Lumbermens points specifically to mutual mistake as justification for the reformation. Mistake is a special matter that must be pleaded with particularity. K.S.A. 2014 Supp. 60-209(b). There is no claim of mutual mistake in Lumbermens' pleadings or in the pretrial order. In addition, Lumbermens did not provide a witness to testify that Lumbermens made a mistake that led to a misunderstanding [51 Kan.App.2d 503] on the policy limits. Without a witness, Lumbermens could not prove mutual mistake.
It was Lumbermens' burden on a summary judgment motion to come forward with enough evidence supporting its theory of mutual mistake justifying the remedy of reformation. We agree with the district court that Lumbermens did not meet this burden even drawing all reasonable inferences in favor of Lumbermens.
After the district court ruled on the various motions for summary judgment, one issue remained for trial: whether Evergreen met the policy prerequisite of providing prompt notice of loss. A 13-day trial was held, and the jury found in favor of Evergreen, resulting in a judgment of $231,000. We now turn our attention to the trial errors alleged by Lumbermens.
A. Did the pretrial instructions substantially prejudice the jury?
Lumbermens argues that the district court erred by instructing the jury just prior to opening statements regarding certain facts and legal conclusions the court made during the summary judgment process. Lumbermens complains that the pretrial instructions prejudiced the jury by encouraging the jury to put great weight on those facts. Specifically, Lumbermens points to the fact that the court instructed the jury that " Evergreen fulfilled all conditions precedent."
Lumbermens did not object to the district court's preliminary comments at trial, and there should be no reversal unless the comments amount to clear error. K.S.A. 2014 Supp. 60-251; State v. Williams, 295 Kan. 506, 510-16, 286 P.3d 195 (2012).
Immediately prior to opening statements, the trial judge stated:
" Now that you've been sworn, I will briefly tell you something about the case. In earlier proceedings the Court found the following facts to be established: . . . .
. . . .
" Evergreen Recycle owned an inventory of wood mulch that was insured by [Lumbermens'] policy. The policy's combined limit for loss of Evergreen's mulch was $237,000. In early 2009 some of Evergreen's wood mulch caught fire and burned and smoldered. Evergreen notified Sedgwick County Fire Department of the fire. As a condition precedent for a claim for loss or damage to the wood [51 Kan.App.2d 504] mulch that was
insured by [Lumbermens], Evergreen was required to give Lumbermens or its agency prompt notice, including a description of the property involved. The property loss notice was dated--I'm sorry. The property loss notice dated March 19th of 2009 was the notice that fulfilled the condition precedent. Eck Agency and its employees were Evergreen's agent. Eck Agency was not an agent for Lumbermens for the purpose of receiving the notice of loss."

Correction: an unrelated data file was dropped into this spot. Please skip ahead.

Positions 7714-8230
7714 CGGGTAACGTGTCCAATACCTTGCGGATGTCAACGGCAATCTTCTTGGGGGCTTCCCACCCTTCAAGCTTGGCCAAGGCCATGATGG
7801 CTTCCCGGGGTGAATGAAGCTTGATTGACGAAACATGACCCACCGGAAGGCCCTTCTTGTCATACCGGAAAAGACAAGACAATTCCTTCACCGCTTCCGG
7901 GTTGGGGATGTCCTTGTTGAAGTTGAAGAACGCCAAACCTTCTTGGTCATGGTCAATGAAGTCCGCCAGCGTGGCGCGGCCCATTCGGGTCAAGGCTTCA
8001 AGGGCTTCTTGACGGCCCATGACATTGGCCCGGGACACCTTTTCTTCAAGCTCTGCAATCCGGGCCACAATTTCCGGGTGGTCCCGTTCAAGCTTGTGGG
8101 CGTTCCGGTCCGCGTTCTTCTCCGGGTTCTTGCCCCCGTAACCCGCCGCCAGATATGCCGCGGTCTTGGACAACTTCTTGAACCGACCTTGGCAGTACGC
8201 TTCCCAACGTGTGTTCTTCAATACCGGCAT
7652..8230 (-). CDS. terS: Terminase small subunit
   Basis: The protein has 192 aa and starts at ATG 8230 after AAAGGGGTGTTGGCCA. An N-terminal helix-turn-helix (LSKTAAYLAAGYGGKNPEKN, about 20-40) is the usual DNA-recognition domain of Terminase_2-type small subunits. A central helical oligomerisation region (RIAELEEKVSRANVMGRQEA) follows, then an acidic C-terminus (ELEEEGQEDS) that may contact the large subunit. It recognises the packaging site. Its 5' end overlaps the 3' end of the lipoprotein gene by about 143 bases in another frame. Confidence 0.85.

Lumbermens complains that the court's preliminary instructions informed the jury that the very issue before it was already decided because it " advised the jury that the question of fact supposedly at issue--timely notice--had already been decided because 'the notice fulfilled the condition precedent.'"
Evergreen responds that it is appropriate for the court to issue preliminary instructions to the jury before opening statements, especially in a case where many of the relevant facts were established in summary judgment proceedings. See K.S.A. 2014 Supp. 60-256(d) (In the case of a partial summary judgment motion, the facts determined not to be genuinely in issue " must be treated as established in the action." ); K.S.A. 2014 Supp. 60-251(b)(4) (the court may instruct the jury at any time before the jury is discharged). Additionally, Evergreen contends the court's comments accurately represented the law.
Lumbermens asserts that the court essentially instructed the jury that challenges to Evergreen's conduct or behavior should not be considered. It complains that the facts relating to Ralls' state of mind and reasoning for the delay in reporting the claim were relevant, but " the District Court set the tone for the entire controversy by stating Evergreen fulfilled the conditions precedent."
The judge's statement to the jury was not an accurate statement. But, as we will discuss shortly, the judge's remark was invited by Lumbermens in its proposed instructions filed in advance of the trial. Besides, it seems rather implausible that the judge's remark had any effect on the jury's ultimate decision after having heard 13 days of trial testimony on that very issue--whether Evergreen had provided prompt notice as required by the policy. Any error in the judge's remark was harmless.
We also find that Lumbermens invited any error on this issue. Generally, when a party has invited error, the party cannot complain [51 Kan.App.2d 505] of the error on appeal. Thoroughbred Assocs. v. Kansas City Royalty Co., 297 Kan. 1193, 1203, 308 P.3d 1238 (2013). In Lumbermens' supplement to the proposed jury instructions, submitted to the court in advance of the trial, Lumbermens suggested the following instruction:
" 1. As a condition precedent to a claim for loss or damage to the wood mulch that was insured by [Lumbermens], Evergreen was required to give [Lumbermens] or its agent prompt notice, including a description of the lost or damaged property. (Order On Notice Of Loss filed 2/20/13)
" 2. The Notice Of Loss dated March 19, 2009 was the notice that fulfilled the condition precedent." (Emphasis added.)